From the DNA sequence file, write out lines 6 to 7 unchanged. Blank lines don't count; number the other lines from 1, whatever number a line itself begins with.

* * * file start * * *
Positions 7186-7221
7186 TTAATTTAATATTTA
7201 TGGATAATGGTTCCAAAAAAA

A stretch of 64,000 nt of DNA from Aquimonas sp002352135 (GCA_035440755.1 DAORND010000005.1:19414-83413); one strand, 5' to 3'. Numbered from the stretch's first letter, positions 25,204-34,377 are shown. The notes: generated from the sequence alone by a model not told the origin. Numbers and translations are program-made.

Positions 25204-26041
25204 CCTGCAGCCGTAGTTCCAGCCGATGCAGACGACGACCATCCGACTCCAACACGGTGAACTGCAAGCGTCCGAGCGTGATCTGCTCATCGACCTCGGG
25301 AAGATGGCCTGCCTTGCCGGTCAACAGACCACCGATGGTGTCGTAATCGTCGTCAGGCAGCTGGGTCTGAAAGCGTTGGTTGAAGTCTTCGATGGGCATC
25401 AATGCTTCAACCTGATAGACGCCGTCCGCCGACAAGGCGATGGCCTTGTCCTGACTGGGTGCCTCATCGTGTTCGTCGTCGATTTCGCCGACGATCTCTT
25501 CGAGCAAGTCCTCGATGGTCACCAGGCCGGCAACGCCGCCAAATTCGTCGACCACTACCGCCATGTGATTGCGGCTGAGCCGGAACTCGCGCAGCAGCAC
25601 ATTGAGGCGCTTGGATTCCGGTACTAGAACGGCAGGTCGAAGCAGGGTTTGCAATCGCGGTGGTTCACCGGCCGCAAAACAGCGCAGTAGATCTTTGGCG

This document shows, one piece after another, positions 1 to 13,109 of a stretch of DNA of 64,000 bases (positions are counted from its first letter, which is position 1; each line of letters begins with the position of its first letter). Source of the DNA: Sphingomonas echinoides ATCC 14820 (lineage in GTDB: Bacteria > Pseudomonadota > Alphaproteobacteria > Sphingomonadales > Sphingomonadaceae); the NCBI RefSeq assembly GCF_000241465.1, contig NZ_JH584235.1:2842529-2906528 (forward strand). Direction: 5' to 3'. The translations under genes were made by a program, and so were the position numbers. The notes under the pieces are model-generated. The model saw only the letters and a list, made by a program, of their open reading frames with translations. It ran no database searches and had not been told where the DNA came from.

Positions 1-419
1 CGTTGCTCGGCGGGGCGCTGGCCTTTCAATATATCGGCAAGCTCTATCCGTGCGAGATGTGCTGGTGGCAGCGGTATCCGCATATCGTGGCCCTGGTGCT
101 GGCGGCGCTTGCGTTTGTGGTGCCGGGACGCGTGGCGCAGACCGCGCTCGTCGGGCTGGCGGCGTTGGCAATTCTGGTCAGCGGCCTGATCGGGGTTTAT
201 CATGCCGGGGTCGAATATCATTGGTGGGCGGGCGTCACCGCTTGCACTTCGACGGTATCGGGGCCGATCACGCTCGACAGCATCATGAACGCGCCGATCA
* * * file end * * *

25204 CCTGCAGCCGTAGTTCCAGCCGATGCAGACGACGACCATCCGACTCCAACACGGTGAACTGCAAGCGTCCGAGCGTGATCTGCTCATCGACCTCGGG
25301 AAGATGGCCTGCCTTGCCGGTCAACAGACCACCGATGGTGTCGTAATCGTCGTCAGGCAGCTGGGTCTGAAAGCGTTGGTTGAAGTCTTCGATGGGCATC